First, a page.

The adoption of Sukuk issuance by state governments, as an alternative means of financing public expenditure, will contribute to the deepening of the financial system. In the same light, it is expected that other levels of government as well as interested supra-national financial organisations may get involved in Sukuk structuring at some time in the future.
She said to ensure the sustainability of this development, the CBN has considered the need to enhance the quality of Sukuk instruments, by issuing these guidelines to provide for eligibility for the grant of liquidity status to Sukuk issued by state governments at its discount window as well as for the purpose of liquidity ratio computation. This will further deepen the market and promote investment and secondary market activities.
The Sukuk issuance, she said, shall be backed by a law enacted by the relevant House of Assembly, specifying that a sinking fund to be fully funded from the consolidated revenue fund account of the state be established.
SEC, CBN promote efficient settlement of transactions
The guidelines for the SEC/CBN settlement plan also set out the procedures for the settlement of securities, including the rights and obligations of the parties involved in every transaction. It also covers the settlement procedures and settlement cycle for the trades executed in the Nigerian Stock Exchange traded securities, FMDQ over the Counter (OTC) Securities, NASD Over the Counter (OTC) Securities, Nigerian Commodity Exchange (NCX) traded securities and Afex Commodities Exchange.
Parties to Securities Settlement include, but not limited to Capital Market Registrars, CBN, NSE, Central Securities Clearing System (CSCS) Plc (Central Securities Depository -Clearing & Settlement Agent), Deposit Money Banks (DMBs), Custodians, Dealing Members Firms Page, Discount Houses and Nigerian Commodity Exchange (NCX).
According to a release on the CBN’s website, the general rule is that any securities transaction must trade or be reported through a licensed Exchange in line with the standard settlement guidelines.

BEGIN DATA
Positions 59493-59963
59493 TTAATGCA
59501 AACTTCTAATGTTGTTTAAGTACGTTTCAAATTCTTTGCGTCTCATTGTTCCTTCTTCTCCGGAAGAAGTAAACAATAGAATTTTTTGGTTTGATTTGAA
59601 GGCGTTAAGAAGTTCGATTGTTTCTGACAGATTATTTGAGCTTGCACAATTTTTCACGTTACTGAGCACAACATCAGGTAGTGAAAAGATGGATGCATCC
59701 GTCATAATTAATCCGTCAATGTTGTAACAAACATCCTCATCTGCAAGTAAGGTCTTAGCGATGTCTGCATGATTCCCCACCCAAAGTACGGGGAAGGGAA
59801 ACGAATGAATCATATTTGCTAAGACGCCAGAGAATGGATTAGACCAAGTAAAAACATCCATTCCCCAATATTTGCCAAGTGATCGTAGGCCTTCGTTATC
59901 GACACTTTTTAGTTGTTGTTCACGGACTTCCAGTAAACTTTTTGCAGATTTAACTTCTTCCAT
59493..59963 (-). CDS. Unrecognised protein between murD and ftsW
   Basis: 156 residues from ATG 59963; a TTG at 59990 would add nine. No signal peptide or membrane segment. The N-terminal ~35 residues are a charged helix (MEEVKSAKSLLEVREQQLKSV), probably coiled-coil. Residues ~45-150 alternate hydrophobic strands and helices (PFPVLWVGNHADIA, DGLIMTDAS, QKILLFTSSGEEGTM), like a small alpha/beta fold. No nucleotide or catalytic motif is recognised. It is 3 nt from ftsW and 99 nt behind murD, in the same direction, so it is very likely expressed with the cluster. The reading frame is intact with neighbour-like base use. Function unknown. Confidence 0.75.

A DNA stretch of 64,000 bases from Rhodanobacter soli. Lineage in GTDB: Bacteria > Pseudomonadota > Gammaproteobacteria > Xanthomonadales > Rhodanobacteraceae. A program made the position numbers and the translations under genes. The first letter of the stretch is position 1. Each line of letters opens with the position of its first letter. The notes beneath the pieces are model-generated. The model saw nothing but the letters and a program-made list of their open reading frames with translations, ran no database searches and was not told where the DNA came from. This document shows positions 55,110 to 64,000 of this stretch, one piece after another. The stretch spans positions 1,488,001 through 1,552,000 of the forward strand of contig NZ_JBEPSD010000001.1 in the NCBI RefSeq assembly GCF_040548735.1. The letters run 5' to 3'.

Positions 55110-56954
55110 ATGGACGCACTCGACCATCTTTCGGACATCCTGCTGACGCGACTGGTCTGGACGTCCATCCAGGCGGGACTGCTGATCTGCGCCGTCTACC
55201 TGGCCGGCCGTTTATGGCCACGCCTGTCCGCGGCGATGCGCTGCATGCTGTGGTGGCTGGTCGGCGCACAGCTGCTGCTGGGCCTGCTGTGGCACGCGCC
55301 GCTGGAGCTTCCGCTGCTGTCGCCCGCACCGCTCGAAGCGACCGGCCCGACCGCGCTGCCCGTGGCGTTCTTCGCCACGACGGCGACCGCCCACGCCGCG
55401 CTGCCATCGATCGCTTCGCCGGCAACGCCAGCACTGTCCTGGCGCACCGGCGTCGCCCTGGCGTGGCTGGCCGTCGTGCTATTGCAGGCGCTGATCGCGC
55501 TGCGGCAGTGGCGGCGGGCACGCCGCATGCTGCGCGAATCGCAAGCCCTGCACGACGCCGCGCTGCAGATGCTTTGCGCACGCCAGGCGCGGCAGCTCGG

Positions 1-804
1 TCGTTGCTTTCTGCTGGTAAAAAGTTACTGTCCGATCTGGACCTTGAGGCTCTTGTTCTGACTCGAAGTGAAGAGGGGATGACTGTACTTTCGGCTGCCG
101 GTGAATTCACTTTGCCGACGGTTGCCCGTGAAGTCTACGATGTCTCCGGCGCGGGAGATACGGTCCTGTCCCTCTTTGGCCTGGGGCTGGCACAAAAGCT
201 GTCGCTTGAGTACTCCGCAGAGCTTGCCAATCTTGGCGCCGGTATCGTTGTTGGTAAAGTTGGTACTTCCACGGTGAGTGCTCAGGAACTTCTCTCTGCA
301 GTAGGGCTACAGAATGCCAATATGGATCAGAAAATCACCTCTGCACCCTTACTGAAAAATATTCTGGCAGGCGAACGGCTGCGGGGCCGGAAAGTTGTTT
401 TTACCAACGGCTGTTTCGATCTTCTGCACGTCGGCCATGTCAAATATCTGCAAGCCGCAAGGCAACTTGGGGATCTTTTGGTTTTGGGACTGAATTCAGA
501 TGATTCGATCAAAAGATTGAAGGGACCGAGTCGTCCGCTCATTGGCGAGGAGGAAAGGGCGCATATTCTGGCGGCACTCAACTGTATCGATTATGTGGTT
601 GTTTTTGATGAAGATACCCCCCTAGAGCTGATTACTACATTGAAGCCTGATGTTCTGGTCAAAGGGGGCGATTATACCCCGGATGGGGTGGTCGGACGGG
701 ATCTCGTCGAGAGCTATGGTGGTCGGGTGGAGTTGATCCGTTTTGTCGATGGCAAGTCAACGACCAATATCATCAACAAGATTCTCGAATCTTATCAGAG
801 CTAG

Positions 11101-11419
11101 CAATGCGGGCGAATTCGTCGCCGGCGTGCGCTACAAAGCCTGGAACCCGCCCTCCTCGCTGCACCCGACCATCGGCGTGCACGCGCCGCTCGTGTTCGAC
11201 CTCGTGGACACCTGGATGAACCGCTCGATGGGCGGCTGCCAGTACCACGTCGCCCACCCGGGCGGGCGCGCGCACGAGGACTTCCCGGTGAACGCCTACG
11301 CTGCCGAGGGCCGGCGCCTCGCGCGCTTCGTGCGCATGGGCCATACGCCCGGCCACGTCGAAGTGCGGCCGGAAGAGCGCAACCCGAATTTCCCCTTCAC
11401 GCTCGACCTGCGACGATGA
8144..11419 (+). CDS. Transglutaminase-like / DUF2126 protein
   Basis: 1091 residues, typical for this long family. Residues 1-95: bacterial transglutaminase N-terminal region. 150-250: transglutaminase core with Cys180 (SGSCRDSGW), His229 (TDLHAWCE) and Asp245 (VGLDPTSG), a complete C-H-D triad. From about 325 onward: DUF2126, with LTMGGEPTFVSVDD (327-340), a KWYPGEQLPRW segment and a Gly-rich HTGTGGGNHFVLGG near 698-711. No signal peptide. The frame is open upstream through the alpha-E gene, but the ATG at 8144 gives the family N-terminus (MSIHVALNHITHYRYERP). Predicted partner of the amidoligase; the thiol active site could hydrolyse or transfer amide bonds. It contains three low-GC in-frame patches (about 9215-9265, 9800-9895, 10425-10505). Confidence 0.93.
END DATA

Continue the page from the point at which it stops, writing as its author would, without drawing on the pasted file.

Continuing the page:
“After each day’s transaction (Day T), the clearing/settlement agent (CSCS) shall generate the financial obligations of each dealing positions of the dealing member firms based on their respective settlement banks to arrive at net position per settlement banks,” the statement said.
For Federal Government securities, the statement added that after each day’s transaction (Day T), the clearing/settlement agent shall generate the financial obligations of each dealing member firms. It added that the clearing/settlement agent shall generate the financial positions of the dealing member firms based on their respective settlement banks to arrive at net position per settlement banks.
On Federal Government securities (primary auction), the guideline directed that among other things, after the release of auction result, the government securities issuing agent shall notify each successful bidder (primary dealer) their financial obligations. The successful bidder shall fund its account with the government securities issuing agent for settlement on or before Day T+2.”
The aim of this guideline is to promote competitive, efficient, safe and sound post trading arrangements in Nigeria. This should ultimately lead to greater confidence in securities markets and better investor protection and should in turn limit systemic risk. In addition, the guidelines seek to improve the efficiency of the market infrastructure, which should in turn promote and sustain the integration and competitiveness of the Nigerian securities markets, according to the guideline.
Gwarzo is interested in unlocking the country’s economic potential and creating wealth for the people. It is more concerned about investors’ protection. While many agencies and investment companies began a campaign, urging investors to invest in digital currencies, such as Swisscoin, OneCoin, Bitcoin and such other virtual or digital currencies, SEC warned them about the risk of such investment.